From that perspective, it was easy to see that for example, here was Joe in Vancouver selling into the healthcare sector, and he was having great success with a certain solution. There’d be a colleague in Orlando who was struggling selling into healthcare and we’d be like, “Well, why are you guys not talking to one another?” Because if Joe over here is having great success with this solution that he’s put together with partner XYZ, why is Mark not adopting that approach?

And Joe would share that best practice with Mark, who took it and he had a success himself. So it was just sort of a way to share knowledge, to make sure everybody was on the same page, selling the same way, selling the same solution. Customizing obviously was necessary, but the idea was there. We’d also have folks from the States come up and share their knowledge because they were further ahead than Canada in this area.

Another thing we did was to push the idea of solution selling. Don’t just sell a widget – sell a combination of widgets and create a solution for your customer’s business. And from that, we were getting big hairy complex deals of the sort that our client excelled at.

We’d always leave half an hour within each of those hour-and-a-half calls each month to share wins. Then the whole industry team heard how Joe sold this particular solution to a Vancouver hospital or whatever.

Why did they have Virtira work on this, rather than do it for themselves?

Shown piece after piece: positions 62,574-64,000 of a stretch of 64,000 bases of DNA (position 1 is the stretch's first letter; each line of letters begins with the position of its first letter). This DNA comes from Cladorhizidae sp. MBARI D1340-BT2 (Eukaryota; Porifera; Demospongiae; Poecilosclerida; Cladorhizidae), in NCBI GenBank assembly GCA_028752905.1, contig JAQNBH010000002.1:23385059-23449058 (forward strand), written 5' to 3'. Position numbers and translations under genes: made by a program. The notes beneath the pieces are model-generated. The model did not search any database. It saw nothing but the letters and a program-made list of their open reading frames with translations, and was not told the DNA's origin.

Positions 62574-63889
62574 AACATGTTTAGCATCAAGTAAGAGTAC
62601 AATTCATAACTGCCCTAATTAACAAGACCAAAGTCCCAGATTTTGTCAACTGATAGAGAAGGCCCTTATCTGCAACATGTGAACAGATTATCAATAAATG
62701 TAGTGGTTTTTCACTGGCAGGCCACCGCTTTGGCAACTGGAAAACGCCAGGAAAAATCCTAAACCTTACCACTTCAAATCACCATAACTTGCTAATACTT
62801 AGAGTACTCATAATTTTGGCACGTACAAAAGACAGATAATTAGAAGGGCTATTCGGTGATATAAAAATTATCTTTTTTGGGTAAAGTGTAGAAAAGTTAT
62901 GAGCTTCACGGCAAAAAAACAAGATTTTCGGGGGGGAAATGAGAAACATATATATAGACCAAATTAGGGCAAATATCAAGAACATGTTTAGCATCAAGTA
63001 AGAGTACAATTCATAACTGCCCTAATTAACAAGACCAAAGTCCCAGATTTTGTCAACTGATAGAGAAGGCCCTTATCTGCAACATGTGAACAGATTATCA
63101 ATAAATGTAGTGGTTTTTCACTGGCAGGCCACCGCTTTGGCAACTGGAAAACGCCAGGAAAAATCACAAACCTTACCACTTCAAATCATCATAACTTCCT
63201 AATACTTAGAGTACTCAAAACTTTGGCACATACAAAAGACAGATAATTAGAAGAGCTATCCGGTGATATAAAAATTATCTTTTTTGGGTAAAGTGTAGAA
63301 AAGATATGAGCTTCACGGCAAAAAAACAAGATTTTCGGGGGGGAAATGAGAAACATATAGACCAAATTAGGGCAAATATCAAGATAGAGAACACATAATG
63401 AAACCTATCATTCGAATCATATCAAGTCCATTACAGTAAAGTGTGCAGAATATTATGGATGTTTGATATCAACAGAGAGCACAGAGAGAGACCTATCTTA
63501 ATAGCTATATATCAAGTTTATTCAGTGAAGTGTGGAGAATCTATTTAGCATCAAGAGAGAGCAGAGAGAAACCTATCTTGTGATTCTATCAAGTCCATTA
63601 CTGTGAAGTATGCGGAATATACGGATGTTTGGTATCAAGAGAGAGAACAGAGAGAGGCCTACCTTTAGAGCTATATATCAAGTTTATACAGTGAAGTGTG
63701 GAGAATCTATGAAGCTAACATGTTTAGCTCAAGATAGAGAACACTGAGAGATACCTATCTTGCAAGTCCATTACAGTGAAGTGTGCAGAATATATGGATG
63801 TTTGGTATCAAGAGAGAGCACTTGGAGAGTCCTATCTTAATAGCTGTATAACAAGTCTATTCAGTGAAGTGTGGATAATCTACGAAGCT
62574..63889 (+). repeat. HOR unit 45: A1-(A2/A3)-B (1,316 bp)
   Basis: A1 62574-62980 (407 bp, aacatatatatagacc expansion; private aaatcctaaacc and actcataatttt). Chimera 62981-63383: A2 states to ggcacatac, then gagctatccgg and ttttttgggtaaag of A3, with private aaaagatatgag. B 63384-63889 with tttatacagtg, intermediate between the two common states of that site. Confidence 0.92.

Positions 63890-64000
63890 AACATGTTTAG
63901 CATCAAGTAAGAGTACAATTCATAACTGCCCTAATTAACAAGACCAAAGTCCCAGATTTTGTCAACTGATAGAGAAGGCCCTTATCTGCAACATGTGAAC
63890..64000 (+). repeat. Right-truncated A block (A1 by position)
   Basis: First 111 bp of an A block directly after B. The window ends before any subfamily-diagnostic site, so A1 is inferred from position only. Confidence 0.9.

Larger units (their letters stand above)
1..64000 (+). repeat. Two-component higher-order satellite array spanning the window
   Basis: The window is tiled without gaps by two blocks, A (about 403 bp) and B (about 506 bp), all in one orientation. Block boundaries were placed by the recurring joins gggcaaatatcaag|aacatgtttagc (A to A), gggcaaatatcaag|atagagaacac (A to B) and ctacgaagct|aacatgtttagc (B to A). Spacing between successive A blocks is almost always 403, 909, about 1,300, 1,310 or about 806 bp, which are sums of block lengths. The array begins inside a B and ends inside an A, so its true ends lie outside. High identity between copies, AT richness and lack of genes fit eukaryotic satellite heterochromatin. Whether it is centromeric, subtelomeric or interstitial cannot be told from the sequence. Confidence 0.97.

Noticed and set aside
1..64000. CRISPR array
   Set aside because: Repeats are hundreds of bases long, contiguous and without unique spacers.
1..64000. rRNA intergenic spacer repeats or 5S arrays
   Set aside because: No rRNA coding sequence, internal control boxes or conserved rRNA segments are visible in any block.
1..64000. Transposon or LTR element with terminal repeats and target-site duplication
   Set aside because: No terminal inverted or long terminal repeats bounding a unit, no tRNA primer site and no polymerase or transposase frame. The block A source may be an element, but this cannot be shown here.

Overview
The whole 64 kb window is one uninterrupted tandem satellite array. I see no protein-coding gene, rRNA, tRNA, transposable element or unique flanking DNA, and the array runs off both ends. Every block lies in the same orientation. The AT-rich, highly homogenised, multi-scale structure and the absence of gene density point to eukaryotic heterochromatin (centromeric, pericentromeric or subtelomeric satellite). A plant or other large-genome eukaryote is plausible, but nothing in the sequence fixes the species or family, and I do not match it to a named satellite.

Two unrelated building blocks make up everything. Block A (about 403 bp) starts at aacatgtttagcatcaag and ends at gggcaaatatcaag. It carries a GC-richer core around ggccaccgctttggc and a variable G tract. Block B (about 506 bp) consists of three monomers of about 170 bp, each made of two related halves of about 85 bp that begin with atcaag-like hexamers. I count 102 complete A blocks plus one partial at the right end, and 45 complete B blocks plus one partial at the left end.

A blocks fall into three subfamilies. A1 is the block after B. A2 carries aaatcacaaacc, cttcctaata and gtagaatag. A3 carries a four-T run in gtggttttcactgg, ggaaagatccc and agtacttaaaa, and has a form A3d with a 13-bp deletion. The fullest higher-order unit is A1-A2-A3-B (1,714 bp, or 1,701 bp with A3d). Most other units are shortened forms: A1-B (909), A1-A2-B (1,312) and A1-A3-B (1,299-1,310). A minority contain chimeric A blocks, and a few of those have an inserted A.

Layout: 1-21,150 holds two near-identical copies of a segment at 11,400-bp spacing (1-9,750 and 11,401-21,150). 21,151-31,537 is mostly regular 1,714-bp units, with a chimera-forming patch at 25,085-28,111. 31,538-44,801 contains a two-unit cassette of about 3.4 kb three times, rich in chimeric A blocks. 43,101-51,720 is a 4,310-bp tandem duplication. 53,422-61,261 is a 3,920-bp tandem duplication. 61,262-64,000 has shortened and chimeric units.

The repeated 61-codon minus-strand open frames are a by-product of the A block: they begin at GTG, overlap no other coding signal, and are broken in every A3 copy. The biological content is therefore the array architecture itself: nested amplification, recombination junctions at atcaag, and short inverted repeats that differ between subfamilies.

The reason they didn’t do it themselves is that they don’t have time, they’re just so under the gun to meet that bottom line. If there’s a $10 million deal coming down the pipe, everybody gathers together to put all the resources into it.

From what I could see, nobody really stays at that strategic level. They all get pulled down due to the pressure to make the big deals happen.

It seems that you added two things of value – more time for the sales reps and the ability to collect best practices so that everyone benefited. How do you see it?

I think it’s a combination of both. I’m not an IT specialist, but I’m a person who can come in and have visibility across the enterprise because of all the folks that are on these calls.

So, the skill set would be able to see a gap, and then see where something simple could mend that gap. The second part of it is to have the initiative and the confidence to say to somebody who is in a leadership position, “You have a gap, and this is how it can be filled.

How did you choose which projects to get involved in?

Those decisions were up to our client. What happened was that all of a sudden these account managers found out that they had access to fractional project managers, so we had a lot of requests come in: “Help me manage this project.”

Well, there were too many projects to manage. And so we had to put together some approaches regarding which projects we would get involved with, and which ones not.

How would you summarize the benefit for your client?

Our work allowed remote employees whose skill sets are not around project management to focus their time better. Their skill sets are to sell that deal, and our work freed them up to go and do that. This accelerated the sale. And then our team was able to take them off that sale, so they could then fill their pipeline with another one.